• Access to internal BC Public Service job postings for 12 months after successfully completing the internship

How are Work-Able interns hired?

Recruitment is competitive and aligns with the hiring process for other jobs in the BC Public Service. Work-Able uses assessment and selection techniques to hire interns on the principle of merit including:

  • Screening applicants
  • Assessing applicants
  • Rating applicants
  • Conducting interviews
  • Past work performance

Who is eligible to apply to Work-Able?

Work-Able welcomes post-secondary graduates identifying as having any type of disability to apply. This includes any physical, sensory, neurological, visible or invisible disabilities.

Applicants must meet the following criteria:

  • Recent post-secondary graduate with one of the following: 
    • Two-year diploma, associate degree, bachelor’s degree, master’s degree or doctorate from a recognized post-secondary institution
    • Graduation date must be within 3 years of internship start date
  • Self-identify as having a disability
  • Resident of British Columbia
  • Legally entitled to work in Canada

Work-Able does not ask applicants to disclose their specific disability or diagnosis.  

Apply to Work-Able for 2024-25

Work-Able accepts applications once a year in early March for internship positions beginning the following September. The posting for the 2024-25 internship has now closed. Please visit this page in March 2025 for information on 2025-26 internship recruitment.

Information for host ministries

What are the benefits to hosting a Work-Able intern?

  • Temporary staffing for unique projects
  • Full-service hiring (applicant screening, assessments, and interviews)
  • Advice and financial support for implementing disability accommodations in the workplace like hardware, software, furniture or interpretive services
  • Ongoing support for supervisors and mentors throughout the 12-month internship including networking and learning opportunities
  • Empowers people leaders to champion accessibility and inclusion in the workplace
  • Supports a skilled workforce that represents the communities we serve

How do I host a Work-Able intern?

Work-Able accepts proposals to host an intern from interested ministries early in the new year for internships that start the following September. There are 3 components to a ministry’s proposal to host an intern: an expression of interest, job description and financial approval.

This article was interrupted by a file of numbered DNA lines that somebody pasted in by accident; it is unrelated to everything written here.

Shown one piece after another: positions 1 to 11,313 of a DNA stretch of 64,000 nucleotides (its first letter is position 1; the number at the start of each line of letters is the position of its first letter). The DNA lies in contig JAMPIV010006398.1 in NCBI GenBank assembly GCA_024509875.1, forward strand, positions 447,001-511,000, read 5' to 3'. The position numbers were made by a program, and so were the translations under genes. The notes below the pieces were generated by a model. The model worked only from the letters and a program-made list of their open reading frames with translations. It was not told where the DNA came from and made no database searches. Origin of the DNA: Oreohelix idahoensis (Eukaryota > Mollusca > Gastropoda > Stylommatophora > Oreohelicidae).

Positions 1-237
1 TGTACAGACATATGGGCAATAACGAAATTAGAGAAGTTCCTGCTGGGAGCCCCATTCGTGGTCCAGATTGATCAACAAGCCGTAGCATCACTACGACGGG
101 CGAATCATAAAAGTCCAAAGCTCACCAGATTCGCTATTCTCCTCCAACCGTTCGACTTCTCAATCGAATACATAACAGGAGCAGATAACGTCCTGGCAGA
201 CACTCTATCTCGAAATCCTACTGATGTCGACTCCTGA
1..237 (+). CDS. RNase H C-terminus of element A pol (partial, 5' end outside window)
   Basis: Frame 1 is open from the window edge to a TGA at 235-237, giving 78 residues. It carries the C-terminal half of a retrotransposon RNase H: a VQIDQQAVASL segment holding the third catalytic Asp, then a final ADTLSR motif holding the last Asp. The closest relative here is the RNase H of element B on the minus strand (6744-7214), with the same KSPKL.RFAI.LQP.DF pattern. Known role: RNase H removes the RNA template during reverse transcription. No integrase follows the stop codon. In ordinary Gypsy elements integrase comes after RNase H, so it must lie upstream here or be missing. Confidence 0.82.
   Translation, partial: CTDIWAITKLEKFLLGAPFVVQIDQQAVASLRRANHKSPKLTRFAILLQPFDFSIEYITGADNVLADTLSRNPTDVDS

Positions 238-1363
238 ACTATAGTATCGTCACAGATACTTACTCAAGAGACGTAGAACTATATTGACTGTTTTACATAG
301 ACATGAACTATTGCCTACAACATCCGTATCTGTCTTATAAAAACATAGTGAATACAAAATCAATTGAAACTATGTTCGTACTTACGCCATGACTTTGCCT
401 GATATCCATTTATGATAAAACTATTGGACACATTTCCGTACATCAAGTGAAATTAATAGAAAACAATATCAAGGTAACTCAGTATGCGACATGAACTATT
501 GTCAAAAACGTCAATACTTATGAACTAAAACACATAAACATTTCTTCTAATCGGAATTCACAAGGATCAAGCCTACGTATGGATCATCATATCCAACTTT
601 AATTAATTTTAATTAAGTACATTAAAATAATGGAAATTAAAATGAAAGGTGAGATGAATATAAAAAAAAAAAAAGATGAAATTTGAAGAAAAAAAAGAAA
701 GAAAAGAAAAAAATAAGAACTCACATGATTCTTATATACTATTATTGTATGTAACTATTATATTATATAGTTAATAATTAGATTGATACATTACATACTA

Not all interested host ministries are matched with an intern. Successful Work-Able candidates are hired into positions based on skills, experience and position accountabilities.

Refer to Proposal to host a Work-Able intern on Compass (IDIR restricted) for detailed instructions.

What is the Work-Able program fee?

In addition to the intern’s salary, host ministries pay a program fee for their interns to participate in Work-Able. The program fee supports the cost of:

  • Workplace accommodations, including contracting assistive technology services and consultations
  • Core programming like learning and professional development
  • Travel for in-person events
  • Staffing and administration

What are the 2024-25 timelines for Work-Able?

January / February: Ministry recruitment

  • Recruitment of ministries to host interns for 2024-25
  • Ministry proposals must be submitted by February 23

March: Job posting is open

  • The job posting for Work-Able positions beginning in September 2024 closed on March 25th. Please visit this page in March 2025 for information on 2025-26 internship recruitment

April / May: Screening and assessment

  • Work-Able screens candidates
  • Candidates complete further hiring assessments, such as written assessments, and oral interviews

June: Hiring and job offers

  • Candidates are matched into available internship positions
  • Successful candidates receive letters for positions beginning in September

July / August: Supervisors prepare for interns

  • Order computers, hardware or software needed for the job
  • Plan for onboarding and orientation of intern
  • Participate in Work-Able Supervisor orientation

September 9: Internship begins

  • Week of September 9: Work-Able leads program orientation for interns
  • September 16: Interns begin regular duties in their new job

Contact information

To connect with Work-Able directly please email us.